How can the Devils fix their “embarrassing” power play?

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It’s no secret that New Jersey has been awful with the man advantage recently. The Devils have gone 3-for-29 dating back to the Rangers series (10.3 percent) and are 0-for-6 in the Stanley Cup finals (Ilya Kovalchuk called the power play “embarrassing.”)

So, what can they do to fix it? Here are a few ideas gleaned from the Devils themselves.

Figure out a way to keep possession

One of the best ways to score goals on the power play is to have possession of the puck (PHT, your home for in-depth hockey analysis.) Against the Rangers and Flyers, New Jersey faced far less aggressive PKs than what they’re seeing with L.A. — the Kings are aggressive in attacking puck carriers once they enter the zone.

“These guys, as opposed to the other guys we played, they hold the blue line better when they’re coming into the zone,” said Devils captain Zach Parise. “We find we have to dump it a little bit more, whereas against the Rangers and Flyers, we could skate it in. They definitely make it tougher to get into the zone.”

It’s not a lack of chances, it’s a lack of converting them

Whether he was protecting his players or not willing to criticize the unit any further, DeBoer was optimistic during Monday’s pregame presser.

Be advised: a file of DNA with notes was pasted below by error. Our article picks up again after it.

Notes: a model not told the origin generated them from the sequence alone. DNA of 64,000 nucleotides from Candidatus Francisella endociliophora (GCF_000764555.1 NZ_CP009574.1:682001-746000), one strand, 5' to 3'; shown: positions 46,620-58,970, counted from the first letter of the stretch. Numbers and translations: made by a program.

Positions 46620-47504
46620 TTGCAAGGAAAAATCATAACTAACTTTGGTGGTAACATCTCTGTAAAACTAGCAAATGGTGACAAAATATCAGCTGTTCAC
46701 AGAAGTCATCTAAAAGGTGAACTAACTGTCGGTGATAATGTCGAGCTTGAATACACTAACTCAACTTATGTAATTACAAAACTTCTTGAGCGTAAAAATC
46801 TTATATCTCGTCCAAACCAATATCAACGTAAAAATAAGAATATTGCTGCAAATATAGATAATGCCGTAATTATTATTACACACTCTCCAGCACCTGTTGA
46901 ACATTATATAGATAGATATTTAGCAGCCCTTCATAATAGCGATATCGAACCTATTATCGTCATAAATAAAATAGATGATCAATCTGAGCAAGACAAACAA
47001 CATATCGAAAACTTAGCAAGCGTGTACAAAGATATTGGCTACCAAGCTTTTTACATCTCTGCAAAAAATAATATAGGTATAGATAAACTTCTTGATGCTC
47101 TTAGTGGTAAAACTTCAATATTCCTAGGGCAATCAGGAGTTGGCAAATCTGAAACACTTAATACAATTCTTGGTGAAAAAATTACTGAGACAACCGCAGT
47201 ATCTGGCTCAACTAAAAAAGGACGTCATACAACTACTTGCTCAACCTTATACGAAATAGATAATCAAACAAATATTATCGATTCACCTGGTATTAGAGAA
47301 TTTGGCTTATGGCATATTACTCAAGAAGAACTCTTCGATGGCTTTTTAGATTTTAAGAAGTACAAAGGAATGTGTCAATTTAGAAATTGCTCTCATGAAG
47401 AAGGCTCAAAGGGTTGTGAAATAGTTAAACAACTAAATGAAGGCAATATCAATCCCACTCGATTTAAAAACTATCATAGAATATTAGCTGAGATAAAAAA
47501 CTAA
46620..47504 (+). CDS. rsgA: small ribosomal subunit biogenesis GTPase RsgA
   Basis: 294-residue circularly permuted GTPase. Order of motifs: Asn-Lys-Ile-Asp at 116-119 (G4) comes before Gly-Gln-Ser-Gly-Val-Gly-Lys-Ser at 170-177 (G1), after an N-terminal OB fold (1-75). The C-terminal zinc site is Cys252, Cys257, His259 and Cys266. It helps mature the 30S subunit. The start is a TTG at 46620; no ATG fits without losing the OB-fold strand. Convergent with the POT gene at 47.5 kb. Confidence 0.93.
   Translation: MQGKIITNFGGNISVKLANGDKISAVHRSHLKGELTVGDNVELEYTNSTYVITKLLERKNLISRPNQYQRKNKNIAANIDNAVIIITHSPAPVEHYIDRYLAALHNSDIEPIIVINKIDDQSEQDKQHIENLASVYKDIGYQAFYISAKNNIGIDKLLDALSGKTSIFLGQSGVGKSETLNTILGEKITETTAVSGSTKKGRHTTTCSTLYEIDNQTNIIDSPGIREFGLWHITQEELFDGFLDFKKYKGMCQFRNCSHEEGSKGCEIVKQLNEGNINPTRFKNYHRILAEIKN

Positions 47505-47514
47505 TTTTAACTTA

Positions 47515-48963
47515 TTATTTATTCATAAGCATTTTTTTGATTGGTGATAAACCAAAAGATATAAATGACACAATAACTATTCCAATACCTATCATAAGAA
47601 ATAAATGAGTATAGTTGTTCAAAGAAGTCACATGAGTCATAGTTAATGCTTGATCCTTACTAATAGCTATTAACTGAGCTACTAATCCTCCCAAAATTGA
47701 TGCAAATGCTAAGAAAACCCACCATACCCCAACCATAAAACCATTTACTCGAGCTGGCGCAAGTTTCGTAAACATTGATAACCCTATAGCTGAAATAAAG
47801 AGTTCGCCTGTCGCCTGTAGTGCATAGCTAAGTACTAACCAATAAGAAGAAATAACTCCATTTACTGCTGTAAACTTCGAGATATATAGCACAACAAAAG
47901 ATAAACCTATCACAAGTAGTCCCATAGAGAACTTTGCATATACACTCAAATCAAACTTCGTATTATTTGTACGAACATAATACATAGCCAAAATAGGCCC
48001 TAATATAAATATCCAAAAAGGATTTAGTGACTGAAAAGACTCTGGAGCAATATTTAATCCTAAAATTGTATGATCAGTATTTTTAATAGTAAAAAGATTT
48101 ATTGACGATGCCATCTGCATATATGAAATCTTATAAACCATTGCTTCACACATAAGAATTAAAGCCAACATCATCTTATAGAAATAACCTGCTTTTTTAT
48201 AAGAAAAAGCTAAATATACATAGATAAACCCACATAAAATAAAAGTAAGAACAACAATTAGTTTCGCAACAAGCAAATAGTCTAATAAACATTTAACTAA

“I look at our chances, we had a grade A chance in Game 1 against L.A.,” DeBoer said. “Zajac in the slot. A couple other opportunities, Kovalchuk had a real good look. Elias had a breakaway, didn’t go in. One of those, two of those go in, they’re different games, and we’re not talking about it.”

Nice theory, but the coach has to be concerned with the fact his team has just five power play shots through two games.

Speaking of shots…

Get more shots on Quick

The Devils did a much better job putting pucks on Quick in Game 2 (33) than they did in Game 1 (17), but that didn’t translate to the man advantage, where they only had three shots in four opportunities.

“I think we can take some more shots,” Parise said. “It’s a lot of perimeter passing.”

In New Jersey’s defense, the Kings appeared to ratchet up the shot blocking from Game 1 to Game 2. In the series opener the Kings recorded just six blocks; in Game 2, they had 19.